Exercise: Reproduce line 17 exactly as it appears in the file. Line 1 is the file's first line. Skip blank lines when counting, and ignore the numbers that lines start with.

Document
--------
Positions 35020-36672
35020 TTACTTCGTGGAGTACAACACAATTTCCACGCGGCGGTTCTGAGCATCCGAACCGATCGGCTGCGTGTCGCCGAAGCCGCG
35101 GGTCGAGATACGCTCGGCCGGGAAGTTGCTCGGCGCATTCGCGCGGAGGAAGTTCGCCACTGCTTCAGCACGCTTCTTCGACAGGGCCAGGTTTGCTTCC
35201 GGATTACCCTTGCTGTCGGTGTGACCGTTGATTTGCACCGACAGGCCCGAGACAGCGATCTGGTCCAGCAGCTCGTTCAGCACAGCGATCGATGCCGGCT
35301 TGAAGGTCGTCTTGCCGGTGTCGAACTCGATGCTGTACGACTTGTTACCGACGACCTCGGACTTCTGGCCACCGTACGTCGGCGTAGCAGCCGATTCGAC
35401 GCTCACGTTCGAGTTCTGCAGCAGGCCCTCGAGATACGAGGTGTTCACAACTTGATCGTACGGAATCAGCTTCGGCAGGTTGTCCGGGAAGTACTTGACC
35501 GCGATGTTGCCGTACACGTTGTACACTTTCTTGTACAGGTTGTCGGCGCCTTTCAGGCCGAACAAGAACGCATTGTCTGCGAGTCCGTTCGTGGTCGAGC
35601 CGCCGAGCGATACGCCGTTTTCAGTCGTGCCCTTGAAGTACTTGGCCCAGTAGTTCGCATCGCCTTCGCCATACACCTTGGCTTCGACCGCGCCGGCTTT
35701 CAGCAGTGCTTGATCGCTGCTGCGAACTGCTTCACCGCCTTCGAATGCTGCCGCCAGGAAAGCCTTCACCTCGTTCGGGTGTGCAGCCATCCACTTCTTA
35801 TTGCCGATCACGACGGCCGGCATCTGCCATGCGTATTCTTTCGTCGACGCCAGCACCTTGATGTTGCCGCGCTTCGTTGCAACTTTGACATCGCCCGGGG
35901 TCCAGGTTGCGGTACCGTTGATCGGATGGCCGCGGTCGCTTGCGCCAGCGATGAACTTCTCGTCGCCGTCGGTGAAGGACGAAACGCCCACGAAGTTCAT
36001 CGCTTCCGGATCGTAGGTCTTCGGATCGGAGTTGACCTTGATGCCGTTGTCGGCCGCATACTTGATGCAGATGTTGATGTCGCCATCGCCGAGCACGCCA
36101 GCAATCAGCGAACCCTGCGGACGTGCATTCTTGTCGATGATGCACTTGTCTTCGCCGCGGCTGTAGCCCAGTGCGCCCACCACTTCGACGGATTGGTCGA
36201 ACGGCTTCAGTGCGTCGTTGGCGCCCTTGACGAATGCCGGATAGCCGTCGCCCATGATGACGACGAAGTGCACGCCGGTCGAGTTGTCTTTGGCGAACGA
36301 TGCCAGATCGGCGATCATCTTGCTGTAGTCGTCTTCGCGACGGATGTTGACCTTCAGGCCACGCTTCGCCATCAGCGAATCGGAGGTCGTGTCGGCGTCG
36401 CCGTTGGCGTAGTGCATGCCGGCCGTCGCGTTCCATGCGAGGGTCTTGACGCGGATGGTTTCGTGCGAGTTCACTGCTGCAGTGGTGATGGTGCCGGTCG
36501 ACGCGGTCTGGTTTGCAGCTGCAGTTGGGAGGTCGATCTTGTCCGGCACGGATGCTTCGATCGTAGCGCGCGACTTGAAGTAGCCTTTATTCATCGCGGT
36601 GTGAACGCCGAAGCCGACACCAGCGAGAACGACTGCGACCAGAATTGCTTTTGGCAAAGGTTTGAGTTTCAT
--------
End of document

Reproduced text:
36501 ACGCGGTCTGGTTTGCAGCTGCAGTTGGGAGGTCGATCTTGTCCGGCACGGATGCTTCGATCGTAGCGCGCGACTTGAAGTAGCCTTTATTCATCGCGGT